New program pairs animals marked for death with seniors

Submitted photoThis cat, named Larry, was successfully adopted and now has a happy home.
Submitted photoThis cat, named Larry, was successfully adopted and now has a happy home.
Submitted photoThis cat, named Abby, was scheduled to be euthanized, but has been rescued by David Middleton.
Submitted photoThis cat, named Abby, was scheduled to be euthanized, but has been rescued by David Middleton.

Lionville>>Senior citizens interested in finding a senior companion will have no problem thanks to a new local program launching next month. The companion? A senior pet.

Seniors for Seniors, a new initiative from the Tails of the Free! Animal Rescue, will rescue senior animals from kill shelters and match them with interested seniors. Matching up two to three senior pairs a month “would be a good start” to the program, said David Middleton, the president of the rescue.

The program intends to meet the demand of those who cannot make a potential twenty-year commitment to a young pet but are still interested in an animal companion, Middleton said. The initiative began when Middleton rescued several senior cats from being euthanized.

The program intends to offer significant pet care support, including financial assistance with pet transportation, routine shots, basic veterinary care and grooming, said Shana Stephens, a volunteer for the rescue. Seniors will also be able to apply for financial aid for larger medical expenses.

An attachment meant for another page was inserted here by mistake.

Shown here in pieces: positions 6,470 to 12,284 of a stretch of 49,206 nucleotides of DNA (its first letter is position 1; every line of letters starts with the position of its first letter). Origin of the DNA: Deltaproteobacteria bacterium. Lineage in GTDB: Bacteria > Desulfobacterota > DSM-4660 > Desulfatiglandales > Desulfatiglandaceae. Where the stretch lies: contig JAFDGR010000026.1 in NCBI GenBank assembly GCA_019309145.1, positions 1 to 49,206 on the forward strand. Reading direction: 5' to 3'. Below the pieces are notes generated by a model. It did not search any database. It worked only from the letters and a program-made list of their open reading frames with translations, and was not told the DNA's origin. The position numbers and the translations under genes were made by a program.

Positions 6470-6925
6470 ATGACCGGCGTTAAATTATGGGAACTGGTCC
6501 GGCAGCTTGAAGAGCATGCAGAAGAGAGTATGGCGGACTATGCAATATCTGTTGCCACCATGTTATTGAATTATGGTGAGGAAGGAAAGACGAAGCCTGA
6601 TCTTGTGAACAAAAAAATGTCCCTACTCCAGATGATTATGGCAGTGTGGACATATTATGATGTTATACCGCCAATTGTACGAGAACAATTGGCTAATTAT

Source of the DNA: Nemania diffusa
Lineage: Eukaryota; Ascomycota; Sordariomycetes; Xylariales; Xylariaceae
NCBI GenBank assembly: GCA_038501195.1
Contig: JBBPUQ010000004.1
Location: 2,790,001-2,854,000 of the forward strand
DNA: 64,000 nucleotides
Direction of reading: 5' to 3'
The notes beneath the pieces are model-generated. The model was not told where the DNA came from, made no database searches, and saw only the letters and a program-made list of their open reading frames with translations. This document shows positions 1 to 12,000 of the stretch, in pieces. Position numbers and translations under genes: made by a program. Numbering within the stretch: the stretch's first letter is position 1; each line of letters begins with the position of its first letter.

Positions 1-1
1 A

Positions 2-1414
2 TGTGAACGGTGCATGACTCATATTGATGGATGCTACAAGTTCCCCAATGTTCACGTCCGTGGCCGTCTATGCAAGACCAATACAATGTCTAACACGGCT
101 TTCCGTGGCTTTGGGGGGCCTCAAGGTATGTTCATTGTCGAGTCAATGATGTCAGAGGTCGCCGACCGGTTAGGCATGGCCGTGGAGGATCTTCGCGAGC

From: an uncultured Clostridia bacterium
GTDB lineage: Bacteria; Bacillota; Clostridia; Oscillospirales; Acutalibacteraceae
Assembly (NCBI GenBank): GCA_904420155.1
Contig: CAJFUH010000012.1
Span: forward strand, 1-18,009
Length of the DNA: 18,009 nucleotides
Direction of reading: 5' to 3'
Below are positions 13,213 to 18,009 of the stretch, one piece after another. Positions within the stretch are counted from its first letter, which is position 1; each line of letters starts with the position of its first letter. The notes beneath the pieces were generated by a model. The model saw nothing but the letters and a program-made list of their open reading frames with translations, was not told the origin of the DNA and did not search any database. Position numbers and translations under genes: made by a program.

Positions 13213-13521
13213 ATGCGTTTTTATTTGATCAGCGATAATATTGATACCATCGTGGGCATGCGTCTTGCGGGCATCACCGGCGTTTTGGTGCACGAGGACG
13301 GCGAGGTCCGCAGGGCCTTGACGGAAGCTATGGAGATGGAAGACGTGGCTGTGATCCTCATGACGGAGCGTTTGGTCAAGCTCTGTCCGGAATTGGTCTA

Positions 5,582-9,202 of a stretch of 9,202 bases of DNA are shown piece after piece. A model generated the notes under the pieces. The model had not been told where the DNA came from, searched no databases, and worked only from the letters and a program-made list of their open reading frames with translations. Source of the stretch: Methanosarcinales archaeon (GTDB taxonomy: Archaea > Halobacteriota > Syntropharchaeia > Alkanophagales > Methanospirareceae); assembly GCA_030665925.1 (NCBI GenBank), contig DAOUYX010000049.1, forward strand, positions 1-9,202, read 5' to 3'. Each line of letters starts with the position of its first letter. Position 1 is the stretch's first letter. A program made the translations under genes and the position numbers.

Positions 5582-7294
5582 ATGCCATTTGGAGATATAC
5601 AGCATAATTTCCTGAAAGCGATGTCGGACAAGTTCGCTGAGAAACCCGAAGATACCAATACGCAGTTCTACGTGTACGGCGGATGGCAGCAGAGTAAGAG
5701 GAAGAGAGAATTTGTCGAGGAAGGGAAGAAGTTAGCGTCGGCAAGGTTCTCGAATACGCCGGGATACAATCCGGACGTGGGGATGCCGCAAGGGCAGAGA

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Middleton plans to fund the program through fundraising and donations.

“Everyone seems really excited,” Middleton said. “I’m hopeful that we can get a lot of people who are willing to donate into this.”

If a senior feels they are no longer able to care for the pet, the rescue organization will take the animal back, said Pat DeMarco, the coordinator of the Seniors for Seniors program.

“I felt I was the best one to (coordinate) this program because I’m a senior myself said DeMarco who is 64 years old and the owner of three cats that range from just over three years to 13 years in age. She began adopting cats after her husband passed away and found the responsibilities kept her busy and productive.

The program “will elongate the lives of the seniors and give them a purpose,” DeMarco said. “If I find a senior that wants an animal, and I find out that they don’t have family in the area, I will be calling to check on them, because I think every senior should have somebody checking on them.”

Seniors can email tailsofthefree.seniors@gmail.com to apply to become part of the program. A kick-off event is scheduled for August 19 at the Lionville PetValu from 2 p.m. to 4 p.m.